Because the old geezers that work in the California Department of Education still refer to Chuck Berry’s music as “that damn Rock n’ Roll.”

  • Extrasensory perception, witchcraft    


  • Halloween, religious holidays

How Halloween (which actually is religious) gets mixed in with perceived religious holidays is beyond me.  Quick, name me a religious holiday.  Don’t say Christmas, you liar.  You celebrate your new LCD television on that day, not the birth of a carpenter. 

  • Anything disrespectful, demeaning, moralistic, chauvinistic

Shit, and there goes the entirety of American society.  Start with Brian Wilson’s beard and end with an airbrushed Lena Dunham, and we now have nothing to write about.

  • Children coping with adult situations or decisions; young people challenging or questioning authority

Oh, so now the Beat Generation and the Sixties are out?  Just dump all of a person’s high school memories?  Gone?  NO JOHN HUGHES MOVIES?

  • Mention of individuals who may be associated with drug use or with advertising of substances such as cigarettes or alcohol

See “Complex Discussions of Sports”

  • Losing a job, home, or pets

Yeah, icky stuff.

  • Rats, roaches, lice, spiders


Is it me or are we basically trying to protect students from anything, you know, not nice.  Let’s ask our guest how he feels about it:


Doesn’t seem to like the CDE’s choice of guidelines.

  • Dieting, other concerns with self-image

Dammit.  I already used up my Lena Dunham bit earlier in the post.  

  • Political issues

-slams head against desk

-quits job as government teacher

-moves to Ohio in hopes of finding Westerburg High School, Winona Rider, and Christian Slater

  • Any topic that is likely to upset students and affect their performance on the rest of the test

So just to be annoying, translated; anything else.

Guess that leaves only one real topic that kids can write about.

What can possibly be controversial about My Little Pony?





1  I teach Seniors, and therefore, I don’t teach kids taking the Exit Exam. 

Wednesday, April 02, 2014

Welcome Back

I’ve been not writing, again.

That’s really not that big of a deal since the readership of this blog has probably dropped to that of the local school newspaper.  Probably even worse.  Maybe I need a movie review section.

Or maybe that’s the way it goes with teachers.  I’m backed up with my grading, behind in my planning, and overall just feeling like everything is a jumbled mess.  Even Spring Break (which is this week) is kind of wonky with the fact that my wife threw out her back.  She ran five miles Monday morning and now can hardly move.  Backs are funky.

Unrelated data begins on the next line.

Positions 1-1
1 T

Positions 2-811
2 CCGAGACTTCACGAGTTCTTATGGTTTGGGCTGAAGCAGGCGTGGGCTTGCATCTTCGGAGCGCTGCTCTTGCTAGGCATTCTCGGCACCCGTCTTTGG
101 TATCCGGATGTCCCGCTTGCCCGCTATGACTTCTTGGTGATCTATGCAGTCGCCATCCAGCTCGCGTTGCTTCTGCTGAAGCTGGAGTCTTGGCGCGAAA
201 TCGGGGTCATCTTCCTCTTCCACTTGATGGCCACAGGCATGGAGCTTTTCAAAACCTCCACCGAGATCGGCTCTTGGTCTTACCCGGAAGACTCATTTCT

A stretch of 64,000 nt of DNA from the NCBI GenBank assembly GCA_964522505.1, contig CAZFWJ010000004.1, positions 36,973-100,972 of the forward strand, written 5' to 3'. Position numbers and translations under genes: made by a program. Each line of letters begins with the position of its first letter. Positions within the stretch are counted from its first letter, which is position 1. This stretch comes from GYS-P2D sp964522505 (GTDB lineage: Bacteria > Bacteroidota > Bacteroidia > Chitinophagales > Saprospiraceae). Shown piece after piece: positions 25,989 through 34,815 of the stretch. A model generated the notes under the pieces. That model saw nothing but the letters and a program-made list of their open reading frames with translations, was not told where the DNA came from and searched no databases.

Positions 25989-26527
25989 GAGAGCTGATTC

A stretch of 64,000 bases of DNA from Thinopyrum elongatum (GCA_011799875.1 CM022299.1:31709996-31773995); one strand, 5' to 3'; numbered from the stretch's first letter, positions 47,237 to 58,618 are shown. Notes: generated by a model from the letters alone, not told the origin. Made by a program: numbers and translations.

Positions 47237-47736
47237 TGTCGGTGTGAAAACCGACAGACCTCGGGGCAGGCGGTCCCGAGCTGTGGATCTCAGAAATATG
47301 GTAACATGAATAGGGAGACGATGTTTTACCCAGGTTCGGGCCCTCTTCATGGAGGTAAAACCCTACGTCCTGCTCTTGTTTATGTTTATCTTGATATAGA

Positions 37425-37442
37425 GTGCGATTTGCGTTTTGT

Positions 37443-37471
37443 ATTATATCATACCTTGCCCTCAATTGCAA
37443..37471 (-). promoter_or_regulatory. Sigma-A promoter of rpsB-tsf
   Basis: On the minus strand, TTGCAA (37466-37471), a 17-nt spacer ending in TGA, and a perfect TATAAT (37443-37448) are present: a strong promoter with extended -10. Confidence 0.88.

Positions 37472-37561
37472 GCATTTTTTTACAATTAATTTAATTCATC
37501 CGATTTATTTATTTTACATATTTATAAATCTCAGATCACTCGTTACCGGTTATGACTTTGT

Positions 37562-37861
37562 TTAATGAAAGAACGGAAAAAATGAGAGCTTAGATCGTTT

This is also funky. 

Bill Heath has been my hoops boss for the last thirteen years and has been coaching basketball for 37.  That’s an enormous amount of time and energy put into the process of positive engagement for kids.  I’m sorry to see him go but, as the article shows, he goes out with class.  People have often tried to guess my relationship with Coach Heath, even so far as to say that we actually got into a fight.  The closest we ever got to a fight was when he might have raised his voice at me in 2005 or 2006, when I was being a little shit.  Other than that the boxing gloves never came out.  And I’ll part this situation with this analysis of Coach Heath behind-the-scenes;  he never shut down other opinions.  Ever.  He was always asking his staff for opinions and while we didn’t always agree, I feel like he genuinely cared about the staff’s opinions.  I learned a ton of basketball from the guy and I owe him some serious gratitude for always allowing ideas to flow.  I’m a better coach thanks to Bill Heath.
And that brings us to the number one question I’ve been asked nearly every day for the last two weeks; am I the new varsity coach?  My answer……I applied.  What does that mean?  It means that I’m a well-respected teacher on campus with over twenty years of coaching experience, the last thirteen of which have been at Ukiah High School.  There is a process and it needs to be followed and I applied, and that’s pretty much that.  So how does that make me feel?

Yeah, politics.

It took exactly 24 hours after I applied to learn that someone didn’t like me enough to let it be known to a lot of people.  I contacted that person and they kindly discussed why they didn’t like me and I found that, like teaching, not everyone is going to be happy with everything.  The difference is that, unlike the classroom, the detractors are given a bigger microphone within the athletic arena because some reason.  I’m not entirely worried about it.  I’ve been teaching for 13 years and I’m very confident that I do it pretty well.  I’ve been a head coach now for twenty years and that means that it is engrained within my soul that what I do is good, fair, and right.  And in the end, it’s the entirety of the job that matters, not just the coaching.

photoSeriously?  I mean, check out my response. 

This was actually released the day the varsity job was flown within the district.  They eventually rescinded the tweet and ignored my request for a source.  Man.  Oh yeah, spotlight.  

So how’s your break?